Review: Girl Reporter by Tansy Rayner Roberts

Series: Cookie Cutter Superhero-Verse
Published by: Book Smugglers Publishing
ASIN: B077D1MJVL
Published: December 2017
Pages: 143
Format reviewed: eVersion
Site: Author Site
Goodreads: Book Page
Stars: Five out of Five
Lists: Favourites and Recommended
Related Reviews: Kaleidoscope | Kid Dark Against the Machine

Disclaimer that Tansy is one of my favourite authors and we get plates of gyoza and drinks when conventions arise together, so this review won’t be totally impartial… because it doesn’t have to be. Look to the awards she’s won, everyone loves Tansy!

Putting all that aside, we’re back in the Cookie Cutter Superhero-verse we were first introduced to in the Twelfth Planet Press anthology Kaleidoscope, saw again in the novelette Kid Dark Against the Machine published by Book Smugglers in 2016, and are here now in the novella-length Girl Reporter. 

Griff, who we got to know and love in Kid Dark is back but emos off mostly to the side as we follow his pseudo-sister Friday Valentine, daughter of the star reporter who was right there at the right time when Australia first got superheroes. Now we have the internet and Friday is a vlogger, as obsessed with superheroes as her mother was and still apparently is… as it seems that her mother may have travelled to literally the ends of the world (and beyond) to snag an interview that should be impossible.

It’s just super lucky that in addition to being Australia’s sweetheart, Friday’s mother (and Friday) have a crew of superheroes ready and happy to help them out. Or at least want in on punching out Australia’s worst super-villain and her dreadful taste in 80s fashion…

 

Like all of Tansy’s writing this is a fun and lovely romp that deals with topics that shouldn’t even be something we have to mention, such as feminism, disability-awareness, bisexuality and sex-positivity. This is such a safe and positive realm that we can only hope we’ll eventually achieve someday. The characters are supportive yet realistic, troubled and sometimes a bit annoyed, but reflective and willing to fight evil when it shows up in shoulder-pads.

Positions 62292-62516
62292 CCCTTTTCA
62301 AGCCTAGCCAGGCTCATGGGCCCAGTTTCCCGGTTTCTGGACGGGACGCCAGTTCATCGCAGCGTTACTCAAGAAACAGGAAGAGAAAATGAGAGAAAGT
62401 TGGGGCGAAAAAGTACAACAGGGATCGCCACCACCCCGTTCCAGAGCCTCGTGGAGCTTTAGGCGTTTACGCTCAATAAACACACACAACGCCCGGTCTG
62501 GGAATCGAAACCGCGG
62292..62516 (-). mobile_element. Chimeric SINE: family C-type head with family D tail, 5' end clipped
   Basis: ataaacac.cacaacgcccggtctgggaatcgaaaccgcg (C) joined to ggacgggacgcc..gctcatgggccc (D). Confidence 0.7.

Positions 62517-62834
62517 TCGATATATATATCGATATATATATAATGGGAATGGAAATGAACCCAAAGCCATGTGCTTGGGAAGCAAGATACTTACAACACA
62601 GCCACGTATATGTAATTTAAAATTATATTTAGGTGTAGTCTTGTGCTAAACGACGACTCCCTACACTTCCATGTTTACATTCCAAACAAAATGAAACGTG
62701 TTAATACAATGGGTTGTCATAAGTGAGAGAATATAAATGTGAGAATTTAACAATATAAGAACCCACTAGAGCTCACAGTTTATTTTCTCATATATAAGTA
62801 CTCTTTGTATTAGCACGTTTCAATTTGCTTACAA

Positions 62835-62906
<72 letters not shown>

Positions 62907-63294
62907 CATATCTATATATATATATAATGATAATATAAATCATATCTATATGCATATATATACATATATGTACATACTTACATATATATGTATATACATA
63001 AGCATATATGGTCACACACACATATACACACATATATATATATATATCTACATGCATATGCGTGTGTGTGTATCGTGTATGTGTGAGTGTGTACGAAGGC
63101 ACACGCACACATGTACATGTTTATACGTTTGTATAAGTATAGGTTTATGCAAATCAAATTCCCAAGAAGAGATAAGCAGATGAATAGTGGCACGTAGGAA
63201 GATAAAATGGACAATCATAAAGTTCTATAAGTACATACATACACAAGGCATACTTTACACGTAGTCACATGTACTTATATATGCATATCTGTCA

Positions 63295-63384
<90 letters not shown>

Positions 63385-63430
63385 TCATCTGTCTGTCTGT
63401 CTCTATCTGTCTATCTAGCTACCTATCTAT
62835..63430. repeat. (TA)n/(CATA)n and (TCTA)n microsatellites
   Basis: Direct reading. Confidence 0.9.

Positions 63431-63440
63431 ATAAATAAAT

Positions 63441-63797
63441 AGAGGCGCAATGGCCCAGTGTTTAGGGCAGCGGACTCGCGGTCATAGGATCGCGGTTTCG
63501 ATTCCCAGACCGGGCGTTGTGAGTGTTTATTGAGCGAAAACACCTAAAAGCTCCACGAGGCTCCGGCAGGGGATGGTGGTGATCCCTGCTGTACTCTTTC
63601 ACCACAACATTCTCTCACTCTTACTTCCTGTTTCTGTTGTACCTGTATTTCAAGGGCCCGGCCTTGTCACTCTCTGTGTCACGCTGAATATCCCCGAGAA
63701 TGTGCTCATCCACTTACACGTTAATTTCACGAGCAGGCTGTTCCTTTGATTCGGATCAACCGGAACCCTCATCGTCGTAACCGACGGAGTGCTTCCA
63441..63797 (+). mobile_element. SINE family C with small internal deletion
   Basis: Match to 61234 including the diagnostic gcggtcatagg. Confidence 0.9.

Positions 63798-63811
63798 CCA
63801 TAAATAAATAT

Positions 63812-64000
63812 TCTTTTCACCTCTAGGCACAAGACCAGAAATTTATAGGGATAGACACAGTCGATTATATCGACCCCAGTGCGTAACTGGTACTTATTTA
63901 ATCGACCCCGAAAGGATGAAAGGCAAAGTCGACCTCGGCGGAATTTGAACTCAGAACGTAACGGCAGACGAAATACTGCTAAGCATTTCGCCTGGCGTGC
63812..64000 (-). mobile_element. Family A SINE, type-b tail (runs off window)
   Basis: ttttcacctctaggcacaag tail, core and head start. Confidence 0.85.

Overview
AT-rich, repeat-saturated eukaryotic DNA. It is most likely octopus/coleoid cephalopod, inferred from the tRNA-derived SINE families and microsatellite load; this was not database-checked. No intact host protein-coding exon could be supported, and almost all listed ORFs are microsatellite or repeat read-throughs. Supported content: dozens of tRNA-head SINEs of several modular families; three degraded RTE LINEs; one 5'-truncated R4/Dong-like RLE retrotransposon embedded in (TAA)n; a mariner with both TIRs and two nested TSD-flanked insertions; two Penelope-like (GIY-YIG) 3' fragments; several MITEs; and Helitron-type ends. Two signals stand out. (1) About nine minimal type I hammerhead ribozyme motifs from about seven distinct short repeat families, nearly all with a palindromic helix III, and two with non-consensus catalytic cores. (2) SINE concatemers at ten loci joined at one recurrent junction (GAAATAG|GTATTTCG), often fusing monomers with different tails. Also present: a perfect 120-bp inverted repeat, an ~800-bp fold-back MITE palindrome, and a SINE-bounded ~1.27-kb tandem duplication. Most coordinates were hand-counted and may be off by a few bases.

What is probably the most important part of the novel is the inclusion of Indigenous Australians, and their part in this novella is handled well, and with fire. The consideration for community, the recognition of white privilege, and the recognition that it’s not a simple topic to consider.

 

If you want something that’s witty, with punchy dialogue and a clever commentary on the superhero genre then you’ve come to the right place. There are in-jokes and little nods to things, but even if you’re new to loving superhero things in general, this would still be highly enjoyable without being able to notice them.

Oh, I should also mention that Tansy never fails to write something that sparks my need for another novel, inspired by some off-hand comment or reference. In this case it’s Dimes. Tansy! I need a novel on dimension pirates, please and thank you. (Or fine, a set of novellas would also work, as that’s your current favourite. I may be a rabid fangirl but I’m a benevolent rabid fangirl!) And dimesaurs! THEY COULD HAVE A PET DIMESAUR.